Davenport's story, collected in A Table of Green Fields (1993), is both more "serious" and equally warm, both far more Modern and equally classical. Danish theologian Søren Kierkegaard goes out to the woods-- not for an outdoor tea with friends, but alone-- deliberately to encounter a troll which he has seen twice before. By translating Kierkegaard's name into English, Davenport disarms many readers (such as myself) who have never thought about what Kierkegaard's name might mean and thus gives us a protagonist initially as anonymous as Forster's. It is only as Davenport includes details of Kierkegaard's life and thought that we realize whom we are following. The translation also serves to defang the theologian-- who might otherwise seem too frightening a subject for a short fiction-- and to draw him out of theology, as it were: after all, he is not only leaving the city for the woods in the story itself, but his name also identifies him not with the church's interior, but rather with the yard, a location suggestive of either-- as in Forster-- a paganism outside of the Church or the ground (or grounds) by which one approaches the Church.

That Davenport's Mr. Churchyard has previously encountered the troll-- unlike the curate and the faun-- echoes Churchyard's approach to "the god." Churchyard has seen the troll, he seeks him out, he converses with him, but he is still certain the troll does not exist. Davenport's stance, then, is easily as conceptually comic as Forster's, but his tone is much slyer-- Modernist, somewhat detached, terribly self-aware and self-questioning. The airy elegance of Forster's classical hilltop is counterbalanced with a Teutonic mystery: woods rather than a mere copse, leaf-mold, mushrooms, clouds, and a chill in the air. Furthermore, the nudity of Forster's faun is shocking to the curate both because nudity is always shocking to a Victorian (which the curate clearly is) and because the faun's anatomy is manlike and therefore more provocative, especially as the curate initially believes the faun to be a man and so to be visible to the women present. Churchyard's troll, on the other hand, is described first in terms more inhuman than not, relieving his nudity of its shock value, and then-- when the troll (un)equivocally appears-- he looks like a boy, desexualized without being neutered. The troll's nudity surprises Churchyard not for itself, but because the day is so cold.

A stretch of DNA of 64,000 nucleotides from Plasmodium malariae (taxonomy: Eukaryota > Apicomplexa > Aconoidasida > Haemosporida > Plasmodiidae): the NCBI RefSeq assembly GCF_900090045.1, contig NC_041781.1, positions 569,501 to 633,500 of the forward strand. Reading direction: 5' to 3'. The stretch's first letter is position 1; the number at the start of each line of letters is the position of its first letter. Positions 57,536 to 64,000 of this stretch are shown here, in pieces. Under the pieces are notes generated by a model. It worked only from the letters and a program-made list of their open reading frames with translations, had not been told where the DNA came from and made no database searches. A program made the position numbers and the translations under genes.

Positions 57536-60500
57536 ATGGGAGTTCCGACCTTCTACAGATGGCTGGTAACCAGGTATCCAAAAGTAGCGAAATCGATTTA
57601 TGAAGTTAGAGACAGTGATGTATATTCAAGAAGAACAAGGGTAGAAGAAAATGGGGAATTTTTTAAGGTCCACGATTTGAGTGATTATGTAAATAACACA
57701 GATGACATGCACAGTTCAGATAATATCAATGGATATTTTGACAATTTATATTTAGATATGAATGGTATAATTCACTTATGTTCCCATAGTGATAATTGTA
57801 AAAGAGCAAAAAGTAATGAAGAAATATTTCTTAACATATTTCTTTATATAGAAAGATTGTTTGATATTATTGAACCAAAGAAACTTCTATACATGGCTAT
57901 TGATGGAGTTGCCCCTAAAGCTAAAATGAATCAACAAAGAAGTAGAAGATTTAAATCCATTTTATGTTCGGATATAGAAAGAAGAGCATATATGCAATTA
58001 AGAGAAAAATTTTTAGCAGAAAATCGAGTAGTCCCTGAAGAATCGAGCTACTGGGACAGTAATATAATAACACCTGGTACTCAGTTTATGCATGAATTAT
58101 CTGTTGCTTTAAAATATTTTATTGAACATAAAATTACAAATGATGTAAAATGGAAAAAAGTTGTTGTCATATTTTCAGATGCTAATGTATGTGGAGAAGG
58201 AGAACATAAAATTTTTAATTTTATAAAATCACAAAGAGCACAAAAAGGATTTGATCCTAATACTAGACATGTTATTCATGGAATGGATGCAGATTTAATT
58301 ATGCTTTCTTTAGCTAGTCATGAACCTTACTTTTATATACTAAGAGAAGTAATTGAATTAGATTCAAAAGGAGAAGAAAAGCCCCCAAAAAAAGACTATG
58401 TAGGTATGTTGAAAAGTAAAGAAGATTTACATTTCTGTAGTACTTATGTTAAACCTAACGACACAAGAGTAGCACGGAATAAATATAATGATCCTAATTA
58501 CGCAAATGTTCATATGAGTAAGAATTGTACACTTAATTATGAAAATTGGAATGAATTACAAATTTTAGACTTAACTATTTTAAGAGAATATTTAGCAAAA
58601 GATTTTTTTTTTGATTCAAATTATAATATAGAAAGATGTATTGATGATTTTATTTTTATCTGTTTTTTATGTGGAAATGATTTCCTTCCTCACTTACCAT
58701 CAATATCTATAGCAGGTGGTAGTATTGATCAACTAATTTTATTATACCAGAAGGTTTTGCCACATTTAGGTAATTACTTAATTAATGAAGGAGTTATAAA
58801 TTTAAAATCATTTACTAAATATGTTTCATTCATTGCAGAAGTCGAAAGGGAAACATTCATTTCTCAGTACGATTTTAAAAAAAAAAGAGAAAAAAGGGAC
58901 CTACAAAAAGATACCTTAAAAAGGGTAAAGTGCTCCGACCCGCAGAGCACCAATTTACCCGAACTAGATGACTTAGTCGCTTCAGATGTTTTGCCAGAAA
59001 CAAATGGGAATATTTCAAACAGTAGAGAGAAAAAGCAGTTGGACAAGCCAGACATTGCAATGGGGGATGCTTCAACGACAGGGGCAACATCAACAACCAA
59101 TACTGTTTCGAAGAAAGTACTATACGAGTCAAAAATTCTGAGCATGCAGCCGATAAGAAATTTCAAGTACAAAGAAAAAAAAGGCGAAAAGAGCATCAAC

Davenport's theologian finds god, as it were, in a sort of sensual naturalism more like childhood "freedom" than any adult pleasure.